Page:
Earnings Give Stocks a Bump
By Riva Gold and Ese Erheriene
-- Netflix shares jump in premarket trading
-- Asian tech under pressure following ZTE action
-- Sterling around post-Brexit high
U.S. stock futures and European shares climbed Tuesday with support from strong corporate results, even as warnings from Western governments over a Chinese telecommunications-equipment giant put pressure on Asian markets.
The Stoxx Europe 600 edged up 0.4% after Wall Street closed higher Monday in the lowest-volume day so far this year. Stock futures pointed to continued gains in the U.S. later Tuesday, with S&P 500 and Dow Jones Industrial Average futures up 0.4% and 0.5%, respectively.
Helping boost sentiment around U.S. stocks, Netflix shares jumped 7% in premarket trading after reporting subscriber growth that beat its own forecast and analysts' expectations.
"The FANGs [ Facebook, Amazon.com, Netflix and Alphabet] are very important; they seem to be a barometer for all stocks," said Christopher Peel, chief investment officer at Tavistock Investments. In light of recent pressure on technology companies, "the tech sector is vulnerable to a selloff if any of the big five or six companies have a miss [on earnings]," he said.
Results from Netflix are also the first real gauge of whether world-wide demand picked up in the first quarter, said JJ Kinahan, chief market strategist at TD Ameritrade. "You really want to hear that tech stocks are doing well, and seeing demand and growth world-wide," he said.
The video-streaming giant said it added 7.41 million subscribers in the first quarter, including 5.46 million internationally.
Still, many analysts expect the wider first-quarter earnings season to offer only a limited boost to the equity market, in light of high expectations and continued uncertainty about trade and tensions around Russia and Syria.
"The early take is things are good...but there's a lot of nervousness going forward because the geopolitical scene is a constantly changing one," said Mr. Kinahan.
Chinese technology shares fell sharply Thursday after the U.S. and U.K. took warned against Chinese telecom-equipment heavyweight ZTE and the U.S. Commerce Department banned companies from selling products to ZTE, saying the company violated the terms of a deal last year settling allegations of sanctions busting involving North Korea and Iran.
ZTE is a maker of smartphones, and the prospects of the company seeing reduced business hit stocks of Asian companies in the supply chain.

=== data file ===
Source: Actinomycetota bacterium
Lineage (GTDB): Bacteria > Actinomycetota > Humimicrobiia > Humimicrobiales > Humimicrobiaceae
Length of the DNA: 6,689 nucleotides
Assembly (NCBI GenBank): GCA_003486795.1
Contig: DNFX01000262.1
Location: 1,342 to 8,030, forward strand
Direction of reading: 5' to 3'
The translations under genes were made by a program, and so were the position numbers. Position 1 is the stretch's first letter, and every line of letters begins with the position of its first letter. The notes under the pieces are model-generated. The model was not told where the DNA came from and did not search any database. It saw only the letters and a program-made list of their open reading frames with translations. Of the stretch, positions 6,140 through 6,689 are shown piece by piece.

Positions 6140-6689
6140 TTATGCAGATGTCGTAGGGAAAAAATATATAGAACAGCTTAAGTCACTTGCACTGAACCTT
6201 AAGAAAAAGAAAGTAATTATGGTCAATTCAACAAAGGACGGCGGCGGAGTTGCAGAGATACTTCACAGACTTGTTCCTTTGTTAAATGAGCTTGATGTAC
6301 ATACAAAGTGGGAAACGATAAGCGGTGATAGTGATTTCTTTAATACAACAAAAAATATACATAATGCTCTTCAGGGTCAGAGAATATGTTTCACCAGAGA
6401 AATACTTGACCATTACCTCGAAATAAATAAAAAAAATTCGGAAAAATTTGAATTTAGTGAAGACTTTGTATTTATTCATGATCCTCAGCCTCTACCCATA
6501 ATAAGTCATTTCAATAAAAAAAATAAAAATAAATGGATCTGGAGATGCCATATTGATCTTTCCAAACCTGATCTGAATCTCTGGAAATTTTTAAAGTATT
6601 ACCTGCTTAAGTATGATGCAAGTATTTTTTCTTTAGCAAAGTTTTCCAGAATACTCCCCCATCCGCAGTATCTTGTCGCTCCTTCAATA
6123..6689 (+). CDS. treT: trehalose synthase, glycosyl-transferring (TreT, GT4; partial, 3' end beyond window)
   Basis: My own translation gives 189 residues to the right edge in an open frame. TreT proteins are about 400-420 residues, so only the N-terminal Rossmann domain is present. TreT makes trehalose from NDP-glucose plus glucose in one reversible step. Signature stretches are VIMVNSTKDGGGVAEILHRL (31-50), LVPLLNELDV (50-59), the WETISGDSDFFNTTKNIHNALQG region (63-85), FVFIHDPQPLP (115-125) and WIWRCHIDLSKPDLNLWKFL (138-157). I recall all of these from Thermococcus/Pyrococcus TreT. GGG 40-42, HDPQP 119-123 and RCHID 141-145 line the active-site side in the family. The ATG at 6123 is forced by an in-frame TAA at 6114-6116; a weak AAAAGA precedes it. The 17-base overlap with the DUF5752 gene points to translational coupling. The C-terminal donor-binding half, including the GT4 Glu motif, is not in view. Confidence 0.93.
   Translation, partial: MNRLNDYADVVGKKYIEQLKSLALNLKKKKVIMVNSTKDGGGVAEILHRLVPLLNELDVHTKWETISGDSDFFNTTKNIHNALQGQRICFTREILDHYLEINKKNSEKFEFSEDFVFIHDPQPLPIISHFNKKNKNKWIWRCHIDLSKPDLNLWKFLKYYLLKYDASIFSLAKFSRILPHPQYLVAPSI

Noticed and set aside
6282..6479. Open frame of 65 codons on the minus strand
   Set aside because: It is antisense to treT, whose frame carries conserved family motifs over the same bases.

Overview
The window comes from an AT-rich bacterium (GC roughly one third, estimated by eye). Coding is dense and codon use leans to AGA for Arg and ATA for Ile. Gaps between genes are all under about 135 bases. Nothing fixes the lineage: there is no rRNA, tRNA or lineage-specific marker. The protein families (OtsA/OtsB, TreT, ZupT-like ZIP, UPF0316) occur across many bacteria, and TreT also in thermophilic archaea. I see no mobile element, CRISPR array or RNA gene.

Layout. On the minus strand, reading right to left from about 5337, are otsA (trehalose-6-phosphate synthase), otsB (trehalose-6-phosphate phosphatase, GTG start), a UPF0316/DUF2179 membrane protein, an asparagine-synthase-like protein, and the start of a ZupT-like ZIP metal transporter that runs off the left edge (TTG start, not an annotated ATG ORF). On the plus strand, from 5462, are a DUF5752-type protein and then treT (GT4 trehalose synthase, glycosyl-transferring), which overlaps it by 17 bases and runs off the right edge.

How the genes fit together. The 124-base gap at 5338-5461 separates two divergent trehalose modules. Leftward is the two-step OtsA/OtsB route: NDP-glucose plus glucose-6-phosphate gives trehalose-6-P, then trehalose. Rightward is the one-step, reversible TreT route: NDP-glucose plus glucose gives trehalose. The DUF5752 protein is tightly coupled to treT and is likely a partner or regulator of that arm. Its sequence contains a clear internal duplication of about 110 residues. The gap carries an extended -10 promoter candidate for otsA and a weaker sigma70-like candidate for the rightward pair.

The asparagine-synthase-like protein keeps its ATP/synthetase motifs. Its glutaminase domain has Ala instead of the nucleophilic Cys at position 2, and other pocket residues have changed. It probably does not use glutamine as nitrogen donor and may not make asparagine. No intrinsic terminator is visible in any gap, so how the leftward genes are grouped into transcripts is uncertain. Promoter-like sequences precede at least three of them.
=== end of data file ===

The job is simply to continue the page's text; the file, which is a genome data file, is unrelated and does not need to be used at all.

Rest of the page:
Hong Kong's Hang Seng Index gave up earlier gains to fall 0.8% in late trading while Taiwan's Taiex Index fell 1.3%. Taiwan Semiconductor, the island's largest company, ended down 2.3%.
In Hong Kong, component makers Sunny Optical and AAC Technologies fell 5.8% and 4.6%, respectively. ZTE, which is listed in Hong Kong, didn't trade Tuesday, though Jefferies slashed its stock target by more than half.
The Shanghai Composite Index closed down 1.4% while the startup-heavy ChiNext Price Index in Shenzhen shed 3%.
The declines came despite a temporary boost for stocks after China released better-than-expected economic growth figures to start 2018.
China's gross domestic product increased 6.8% from a year earlier in the first quarter, beating expectations slightly and equaling 2017's growth. March retail sales also rose slightly more than analysts expected, though industrial-production growth fell short.
Elsewhere in Asia, Japan's Nikkei Stock Average edged up 0.1%.
In Europe, shares of Associated British Foods rose 4.3% after the Primark owner released profit figures and left its outlook for the full year unchanged.
The multinational-heavy FTSE 100 lagged slightly behind after grappling with a strengthening British pound to start the week. A stronger U.K. currency typically means corporate earnings generated overseas are worth less translated back into pounds.
Sterling was last down 0.2% at $1.4319 after settling Monday at its highest afternoon level against the dollar since the U.K. referendum in June 2016.
While European shares have struggled with a stronger euro and British pound this year, U.S. companies benefited in the first quarter from a weaker dollar. Of the S&P 500 companies that reported results through Monday, 60% discussed a positive impact from foreign-exchanges rates, according to FactSet.